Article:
The Way, Way Back Review

The Way, Way Back Movie Poster

A struggling 14 year-old finds solace and support at a local water park in the coming-of-age film The Way, Way Back.

In the 1979 film Meatballs, Bill Murray‘s character (a camp counselor) says to a new arrival, “You must be the short depressed kid we ordered.” That film was another coming-of-age story involving another disconnected young teen trying to get by. He could have said the same about the lead character in this film, Duncan (Liam James).

Duncan and his mother (Toni Collette) head off with her detestable boyfriend (Steve Carell) to spend the summer at his vacation house. For Duncan, it’s a hopeless mess until he meets an eccentric water park manager (Sam Rockwell) who takes him under his wing.

James plays the perpetually dour Duncan perfectly throughout. We cringe at his every setback and burst out with support at every triumph. Along the way, we get a film filled with hilarious one-liners that nicely offset the tension of the deeper dramatic moments. There’s even a solid soundtrack to help set the right tone.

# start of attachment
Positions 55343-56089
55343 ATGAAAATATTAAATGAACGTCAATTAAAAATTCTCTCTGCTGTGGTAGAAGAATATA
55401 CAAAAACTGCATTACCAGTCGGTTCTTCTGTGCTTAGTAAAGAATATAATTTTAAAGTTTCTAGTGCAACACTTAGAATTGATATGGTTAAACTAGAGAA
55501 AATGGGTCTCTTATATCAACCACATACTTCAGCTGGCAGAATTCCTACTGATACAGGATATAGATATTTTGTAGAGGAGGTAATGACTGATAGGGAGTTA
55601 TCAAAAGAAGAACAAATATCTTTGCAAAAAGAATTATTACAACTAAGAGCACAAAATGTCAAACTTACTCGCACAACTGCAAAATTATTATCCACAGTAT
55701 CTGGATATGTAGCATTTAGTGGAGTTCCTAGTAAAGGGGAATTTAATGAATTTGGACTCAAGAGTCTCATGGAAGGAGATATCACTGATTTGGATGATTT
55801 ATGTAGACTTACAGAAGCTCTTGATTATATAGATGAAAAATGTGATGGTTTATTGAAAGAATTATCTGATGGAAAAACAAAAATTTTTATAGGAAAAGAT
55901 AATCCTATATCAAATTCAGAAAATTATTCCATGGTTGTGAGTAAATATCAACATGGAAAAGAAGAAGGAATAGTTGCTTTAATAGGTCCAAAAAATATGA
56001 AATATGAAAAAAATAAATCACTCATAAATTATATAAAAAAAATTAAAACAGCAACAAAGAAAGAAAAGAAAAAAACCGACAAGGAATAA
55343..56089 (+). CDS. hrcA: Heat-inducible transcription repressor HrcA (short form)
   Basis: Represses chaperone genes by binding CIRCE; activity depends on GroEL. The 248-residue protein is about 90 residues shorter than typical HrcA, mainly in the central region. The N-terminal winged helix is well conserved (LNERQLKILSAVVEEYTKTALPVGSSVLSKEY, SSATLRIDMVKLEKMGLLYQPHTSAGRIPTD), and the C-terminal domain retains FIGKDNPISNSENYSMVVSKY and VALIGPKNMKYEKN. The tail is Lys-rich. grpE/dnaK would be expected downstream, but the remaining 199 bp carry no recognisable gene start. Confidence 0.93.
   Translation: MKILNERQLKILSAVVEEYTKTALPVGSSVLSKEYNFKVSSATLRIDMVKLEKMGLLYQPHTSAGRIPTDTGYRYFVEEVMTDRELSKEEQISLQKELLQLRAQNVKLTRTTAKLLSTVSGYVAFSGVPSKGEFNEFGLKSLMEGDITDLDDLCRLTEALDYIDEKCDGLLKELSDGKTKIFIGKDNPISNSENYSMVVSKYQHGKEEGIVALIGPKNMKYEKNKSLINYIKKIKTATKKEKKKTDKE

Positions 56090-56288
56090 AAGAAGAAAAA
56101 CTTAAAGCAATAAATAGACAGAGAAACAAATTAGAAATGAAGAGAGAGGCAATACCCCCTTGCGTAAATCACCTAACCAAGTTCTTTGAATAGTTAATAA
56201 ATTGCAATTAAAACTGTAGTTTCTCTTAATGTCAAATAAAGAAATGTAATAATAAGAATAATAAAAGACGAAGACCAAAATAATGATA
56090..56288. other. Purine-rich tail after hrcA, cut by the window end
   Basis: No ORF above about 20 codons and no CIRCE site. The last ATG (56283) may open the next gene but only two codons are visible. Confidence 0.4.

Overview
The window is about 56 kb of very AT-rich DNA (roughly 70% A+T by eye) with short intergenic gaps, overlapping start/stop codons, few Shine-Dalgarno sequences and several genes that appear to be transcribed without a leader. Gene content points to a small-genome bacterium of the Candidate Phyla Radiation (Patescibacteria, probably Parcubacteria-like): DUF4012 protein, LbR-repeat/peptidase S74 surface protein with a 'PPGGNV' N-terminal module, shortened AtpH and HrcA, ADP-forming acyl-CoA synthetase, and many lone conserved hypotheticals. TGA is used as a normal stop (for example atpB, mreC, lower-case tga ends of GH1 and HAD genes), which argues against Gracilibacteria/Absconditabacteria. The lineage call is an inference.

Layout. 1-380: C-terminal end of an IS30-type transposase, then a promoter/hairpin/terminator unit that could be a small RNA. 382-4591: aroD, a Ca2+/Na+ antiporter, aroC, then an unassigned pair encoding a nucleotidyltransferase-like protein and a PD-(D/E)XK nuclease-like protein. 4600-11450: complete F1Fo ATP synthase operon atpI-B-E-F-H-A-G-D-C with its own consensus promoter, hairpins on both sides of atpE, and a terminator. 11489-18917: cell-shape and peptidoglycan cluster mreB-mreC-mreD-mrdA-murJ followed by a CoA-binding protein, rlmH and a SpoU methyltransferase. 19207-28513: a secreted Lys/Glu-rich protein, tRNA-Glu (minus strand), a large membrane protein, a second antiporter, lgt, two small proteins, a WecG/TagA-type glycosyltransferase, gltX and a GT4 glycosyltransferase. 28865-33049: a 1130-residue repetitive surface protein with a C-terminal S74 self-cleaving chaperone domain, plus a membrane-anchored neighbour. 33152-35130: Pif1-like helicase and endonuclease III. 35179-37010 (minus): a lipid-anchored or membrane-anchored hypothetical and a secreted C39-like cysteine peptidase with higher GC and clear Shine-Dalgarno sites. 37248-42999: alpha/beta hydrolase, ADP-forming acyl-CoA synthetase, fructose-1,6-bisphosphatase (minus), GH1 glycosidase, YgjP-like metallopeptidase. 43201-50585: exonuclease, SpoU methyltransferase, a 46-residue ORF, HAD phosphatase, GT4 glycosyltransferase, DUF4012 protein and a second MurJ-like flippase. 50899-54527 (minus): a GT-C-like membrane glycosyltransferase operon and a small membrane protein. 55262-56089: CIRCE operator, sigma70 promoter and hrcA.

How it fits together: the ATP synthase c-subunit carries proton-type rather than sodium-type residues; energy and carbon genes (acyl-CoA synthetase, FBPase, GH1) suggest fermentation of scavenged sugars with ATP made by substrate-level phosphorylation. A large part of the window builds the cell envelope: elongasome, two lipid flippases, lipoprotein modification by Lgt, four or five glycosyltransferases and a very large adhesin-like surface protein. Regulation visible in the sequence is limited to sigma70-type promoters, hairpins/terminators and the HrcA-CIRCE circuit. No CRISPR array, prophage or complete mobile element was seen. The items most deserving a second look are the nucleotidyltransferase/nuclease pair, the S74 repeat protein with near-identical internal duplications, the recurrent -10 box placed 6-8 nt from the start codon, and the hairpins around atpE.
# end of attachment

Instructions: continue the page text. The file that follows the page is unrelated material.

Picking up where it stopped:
I mentioned Meatballs earlier because this film reminded me of it time and again on many levels. Few remember it even though it was Murray’s first starring role — for good reason. The jokes were great. The angst was palpable, but you never could escape the cheesy, paper-thin nature of the total package. It’s like having an original Rembrandt paired with a kitschy vanity frame.

The Way, Way Back Movie Shot

Aside from Duncan, every other character is one-dimensional or entirely enigmatic. Trent, the boyfriend, is always 100% reliably a jerk. We can’t even begin to fathom what Pam (Collette) sees in him. That’s in part because we know nothing about Pam, either. The same goes for Trent’s friends and neighbor played by Amanda Peet, Rob Corddry and Allison Janney. Janney’s the only one that’s interesting in the least but only because hers is the only character with any hint of a personality. Trent has a teenage daughter that’s on the trip, too, but why she’s included is anyone’s guess. She might as well have just been replaced by a family cat.

The real standout of the film is Rockwell as the odd but sympathetic park manager who sees a kindred spirit in Duncan. The film benefits every time he’s on screen. Unfortunately, he’s surrounded by an eclectic group of equally underdeveloped characters. Chief among them is the awesome Maya Rudolph in a totally wasted performance.

The end result is an extremely uneven film that still manages to find its way and deliver a very funny, very touching story. I just wish the writers could have provided a better frame for this otherwise impressive artwork.

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